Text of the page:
Apparently, washing doesn't help that much when saltwater is concerned. I wash my pontoon immediately after every outing with soapy water, hang parts to dry, while finishing the rest of the pontoon. I try not to have water go inside the tubing and I even place rubber caps over the ends of the connection points to help prevent it (the rubber caps are originally intended to help protect those ends from dents and scratches and tearing holes in the canvas storage duffel I use.) After everything is washed and hung to dry, I hit the insides of the frame with my air compressor. I still had an old school push rod shotgun cleaning kit; I used a new nylon 12ga brush on the “powdery rust” residue inside the frame tubing and microfiber towel strips to wipe it out.

It is odd because the frame is powder coated black on the outside and the inside of the tubing is also coated/painted with something. It is not raw metal but the surface is black colored, shiny and smooth to the touch but not as thick as the outside.

I'm looking at frameless now, as I origianlly did before but, I may keep this as a test bed for projects.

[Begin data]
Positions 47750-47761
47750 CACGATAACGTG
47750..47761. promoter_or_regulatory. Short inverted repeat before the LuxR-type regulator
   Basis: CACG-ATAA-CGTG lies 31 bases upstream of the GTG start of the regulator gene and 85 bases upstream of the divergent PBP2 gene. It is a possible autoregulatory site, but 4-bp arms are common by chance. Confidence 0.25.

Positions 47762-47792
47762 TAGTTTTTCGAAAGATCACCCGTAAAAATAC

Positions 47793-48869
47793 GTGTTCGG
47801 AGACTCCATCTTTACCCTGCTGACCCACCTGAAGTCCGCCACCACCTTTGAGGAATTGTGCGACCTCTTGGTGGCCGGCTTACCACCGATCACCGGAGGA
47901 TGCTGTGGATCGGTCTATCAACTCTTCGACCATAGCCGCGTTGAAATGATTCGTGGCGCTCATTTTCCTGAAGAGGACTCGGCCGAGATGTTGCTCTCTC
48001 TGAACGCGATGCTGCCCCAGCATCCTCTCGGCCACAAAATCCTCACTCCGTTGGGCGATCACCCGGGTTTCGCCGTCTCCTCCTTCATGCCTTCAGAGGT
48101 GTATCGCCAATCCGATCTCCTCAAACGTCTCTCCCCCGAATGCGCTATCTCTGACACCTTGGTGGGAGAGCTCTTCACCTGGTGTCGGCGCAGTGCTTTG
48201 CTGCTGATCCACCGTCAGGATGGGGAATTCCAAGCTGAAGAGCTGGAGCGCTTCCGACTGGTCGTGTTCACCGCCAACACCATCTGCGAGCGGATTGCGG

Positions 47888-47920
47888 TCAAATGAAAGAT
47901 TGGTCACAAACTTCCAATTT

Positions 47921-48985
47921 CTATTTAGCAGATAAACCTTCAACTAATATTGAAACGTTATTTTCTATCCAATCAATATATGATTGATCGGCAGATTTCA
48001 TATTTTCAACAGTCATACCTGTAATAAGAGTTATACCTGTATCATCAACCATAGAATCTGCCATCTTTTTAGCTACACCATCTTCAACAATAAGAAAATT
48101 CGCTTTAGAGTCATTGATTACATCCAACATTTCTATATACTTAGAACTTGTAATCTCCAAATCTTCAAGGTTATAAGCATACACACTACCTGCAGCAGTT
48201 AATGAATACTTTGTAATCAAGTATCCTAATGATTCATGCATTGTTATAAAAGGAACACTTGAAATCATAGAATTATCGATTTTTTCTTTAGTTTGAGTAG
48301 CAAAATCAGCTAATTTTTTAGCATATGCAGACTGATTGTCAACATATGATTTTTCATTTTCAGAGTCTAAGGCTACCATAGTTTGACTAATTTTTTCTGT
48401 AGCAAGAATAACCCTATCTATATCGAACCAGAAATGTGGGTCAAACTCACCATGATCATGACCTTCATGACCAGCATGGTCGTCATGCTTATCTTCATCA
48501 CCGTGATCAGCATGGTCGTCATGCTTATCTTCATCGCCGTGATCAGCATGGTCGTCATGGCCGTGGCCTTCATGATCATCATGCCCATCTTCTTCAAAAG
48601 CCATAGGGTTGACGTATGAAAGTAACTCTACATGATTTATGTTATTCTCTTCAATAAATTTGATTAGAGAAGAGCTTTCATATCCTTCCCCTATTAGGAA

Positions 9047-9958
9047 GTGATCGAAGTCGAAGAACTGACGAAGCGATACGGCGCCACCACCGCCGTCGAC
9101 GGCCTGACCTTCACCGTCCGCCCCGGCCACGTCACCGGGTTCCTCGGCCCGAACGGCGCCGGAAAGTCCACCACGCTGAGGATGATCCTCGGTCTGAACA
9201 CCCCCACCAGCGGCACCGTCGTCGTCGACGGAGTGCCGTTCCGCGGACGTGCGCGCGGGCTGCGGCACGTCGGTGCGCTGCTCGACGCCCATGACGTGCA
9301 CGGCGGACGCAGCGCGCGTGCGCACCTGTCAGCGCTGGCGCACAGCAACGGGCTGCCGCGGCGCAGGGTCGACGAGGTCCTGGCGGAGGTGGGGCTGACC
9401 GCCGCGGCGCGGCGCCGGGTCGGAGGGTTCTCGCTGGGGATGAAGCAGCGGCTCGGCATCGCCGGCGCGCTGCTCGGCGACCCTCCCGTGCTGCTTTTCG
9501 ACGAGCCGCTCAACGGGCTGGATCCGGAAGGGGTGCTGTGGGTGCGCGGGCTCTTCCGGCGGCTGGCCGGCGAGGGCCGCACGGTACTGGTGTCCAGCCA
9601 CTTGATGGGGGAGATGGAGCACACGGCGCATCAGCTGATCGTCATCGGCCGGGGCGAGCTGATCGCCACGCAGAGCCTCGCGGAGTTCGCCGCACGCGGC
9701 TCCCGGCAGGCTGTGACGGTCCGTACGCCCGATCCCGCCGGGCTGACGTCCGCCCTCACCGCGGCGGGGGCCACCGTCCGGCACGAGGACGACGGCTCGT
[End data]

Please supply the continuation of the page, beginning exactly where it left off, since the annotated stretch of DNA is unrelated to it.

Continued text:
33 Re: Rust and pontoon preservation on Fri Sep 12, 2014 12:12 pm

Renegade


Bobber
Bobber
Thanks for all the great info. Sounds like you are doing all one can.
If I ever become salt water bound, I know I will be frameless! But I like them anyway..LOL

34 Re: Rust and pontoon preservation on Thu Oct 02, 2014 12:14 pm

chipmcd


Bobber
Bobber
Finally got all my rubber stoppers from Home Depot. While picking up the silicone caulking in the paint section, I ran across DAPtex Plus, a foam sealant for windows and doors. I'm curious. I'm thinking of using in place of, or in conjunction with, the stopper and silicone. I might test it out on some scrap tubing and see how it works submerged for a time.

Has anyone use this stuff before? Any thoughts?